Brazil’s Azevedo named to head world trade body

Roberto Azevedo of Brazil was named as the new head of the Geneva-based World Trade Organization on Wednesday, vowing to battle economic protectionism and break the deadlock in talks aimed at liberalizing global commerce.

Brazil's Azevedo named to head world trade body
Roberto Azevedo. Photo: WTO

Career diplomat Azevedo, who currently represents Brazil at the WTO, was statesmanlike after defeating veteran Mexican trade negotiator Herminio Blanco in the final round of the contest which saw seven contenders stumble last month.
"I want to thank the other eight candidates. Their level of expertise and 
experience meant we would have a high-quality director general whatever the outcome," Azevedo told reporters.
His win is seen as a clear sign of the clout of emerging power Brazil — 
Azevedo underlined that Latin America is "more and more influential in global trade — though he has pledged to be a fiercely independent WTO boss.

The Brazilian is to be  appointed formally as WTO leader-designate at a General Council meeting on May 14th.

On Wednesday, Azevedo urged wrangling nations to think hard.
"What the WTO does has an impact on the lives of every citizen across the 
world, whether they realise it or not," he told reporters.
"At this point in time, it should not be about getting what we want. It 
should be about saving what we have. The only way to do it is to look forward, roll up our sleeves, sit down at the table in a solution-finding mode," he said.
"By solving the round, we would be taking the organisation away from 
paralysis," he added.
Azevedo is due to take over the WTO on 
September 1st from Frenchman Pascal Lamy, a former EU trade chief who steered the organization through two four-year terms.
Over coming months, WTO members are expected to make a string of attempts 
to pave the way for a strong December summit in Bali, though predictions of even limited success are gloomy.

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Norway and UK strike post-Brexit trade deal

Norway and the United Kingdom have struck an agreement on a free trade deal, the Norwegian government announced on Friday.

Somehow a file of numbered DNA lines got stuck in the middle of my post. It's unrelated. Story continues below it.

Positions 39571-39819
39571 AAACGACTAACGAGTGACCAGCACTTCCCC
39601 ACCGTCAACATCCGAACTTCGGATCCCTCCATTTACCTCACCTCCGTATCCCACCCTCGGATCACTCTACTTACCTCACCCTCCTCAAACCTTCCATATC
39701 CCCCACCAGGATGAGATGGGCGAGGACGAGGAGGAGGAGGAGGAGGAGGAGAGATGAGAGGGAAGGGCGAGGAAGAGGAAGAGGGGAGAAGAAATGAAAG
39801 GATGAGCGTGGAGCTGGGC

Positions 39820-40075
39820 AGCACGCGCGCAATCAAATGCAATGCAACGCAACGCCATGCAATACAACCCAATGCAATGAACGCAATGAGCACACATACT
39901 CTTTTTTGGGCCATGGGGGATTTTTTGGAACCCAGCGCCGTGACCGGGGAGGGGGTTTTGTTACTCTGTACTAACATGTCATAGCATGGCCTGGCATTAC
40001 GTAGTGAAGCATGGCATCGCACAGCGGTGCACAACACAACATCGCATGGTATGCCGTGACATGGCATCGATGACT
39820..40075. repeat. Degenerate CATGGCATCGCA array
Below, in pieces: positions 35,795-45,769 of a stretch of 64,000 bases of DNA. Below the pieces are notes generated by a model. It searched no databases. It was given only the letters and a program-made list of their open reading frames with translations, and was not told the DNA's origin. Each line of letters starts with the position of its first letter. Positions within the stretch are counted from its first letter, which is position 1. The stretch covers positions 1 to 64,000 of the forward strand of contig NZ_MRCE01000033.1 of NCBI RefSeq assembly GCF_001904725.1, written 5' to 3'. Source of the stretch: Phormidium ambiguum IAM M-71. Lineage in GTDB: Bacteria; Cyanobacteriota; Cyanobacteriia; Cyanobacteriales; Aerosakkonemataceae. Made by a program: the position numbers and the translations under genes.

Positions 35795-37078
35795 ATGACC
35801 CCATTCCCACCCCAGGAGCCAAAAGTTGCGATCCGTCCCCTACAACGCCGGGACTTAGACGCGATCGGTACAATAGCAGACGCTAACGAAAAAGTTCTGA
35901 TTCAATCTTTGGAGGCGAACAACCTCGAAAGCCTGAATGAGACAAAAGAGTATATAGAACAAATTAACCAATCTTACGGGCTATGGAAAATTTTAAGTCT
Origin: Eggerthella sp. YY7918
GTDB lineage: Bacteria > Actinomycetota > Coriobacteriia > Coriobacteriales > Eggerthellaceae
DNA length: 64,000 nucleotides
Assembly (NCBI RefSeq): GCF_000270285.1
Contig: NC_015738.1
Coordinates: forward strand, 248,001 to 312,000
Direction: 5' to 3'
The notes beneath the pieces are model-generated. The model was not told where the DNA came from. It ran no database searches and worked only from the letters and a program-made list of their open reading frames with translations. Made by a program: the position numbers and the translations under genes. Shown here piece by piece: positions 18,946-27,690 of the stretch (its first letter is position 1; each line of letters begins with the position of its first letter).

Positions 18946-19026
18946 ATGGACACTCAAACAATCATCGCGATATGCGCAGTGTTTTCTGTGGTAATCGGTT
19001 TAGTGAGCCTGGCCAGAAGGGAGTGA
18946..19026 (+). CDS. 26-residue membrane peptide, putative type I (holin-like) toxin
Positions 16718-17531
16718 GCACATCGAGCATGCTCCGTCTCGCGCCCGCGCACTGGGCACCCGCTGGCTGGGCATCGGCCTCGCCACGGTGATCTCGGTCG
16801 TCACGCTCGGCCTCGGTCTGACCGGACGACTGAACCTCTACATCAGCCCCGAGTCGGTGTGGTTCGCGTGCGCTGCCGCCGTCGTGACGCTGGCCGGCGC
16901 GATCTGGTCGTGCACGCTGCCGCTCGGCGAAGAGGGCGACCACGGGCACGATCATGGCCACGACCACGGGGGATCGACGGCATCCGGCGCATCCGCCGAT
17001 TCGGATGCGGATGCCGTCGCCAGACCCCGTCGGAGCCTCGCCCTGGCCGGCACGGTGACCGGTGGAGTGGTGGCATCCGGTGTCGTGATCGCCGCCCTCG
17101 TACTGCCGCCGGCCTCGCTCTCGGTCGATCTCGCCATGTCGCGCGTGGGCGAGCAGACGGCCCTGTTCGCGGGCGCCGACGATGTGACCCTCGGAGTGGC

Norway and UK strike post-Brexit trade deal
Erna Solberg outside 10 Downing Street in 2019. (Photo by LUDOVIC MARIN / POOL / AFP)

Negotiations over the agreement have been ongoing since last summer, and the Norwegian government said that the deal is the largest free trade agreement Norway has entered into, outside of the EEA agreement. 

“The agreement entails a continuation of all previous tariff preferences for seafood and improved market access for white fish, shrimp, and several other products,” the Ministry of Trade and Industry said in a statement.  

One of the sticking points of the negotiations was Norway wanting more access to sell seafood in the UK, while the UK wanted more access to sell agricultural products like cheese.

The latter was a problem due to Norway having import protection against agricultural goods. 

“This agreement secures Norwegian jobs and value creation and marks an important step forward in our relationship with the UK after Brexit. This is a long-term agreement, which at the same time helps to accelerate the Norwegian economy,” Prime Minister Erna Solberg said in a statement.  

 The United Kingdom is Norway’s second most important single market, after the EU. In 2020 Norwegian companies exported goods worth 135 billion kroner to the UK and imported around 42 billion kroner of goods from the UK. 

Norway has given Britain 26 quotas on agricultural products, but not for mutton and beef. The agreement does not increase the UK’s cheese quotas, state broadcaster NRK have reported. 

The agreement will still need to be signed by both the Norwegian and UK parliament.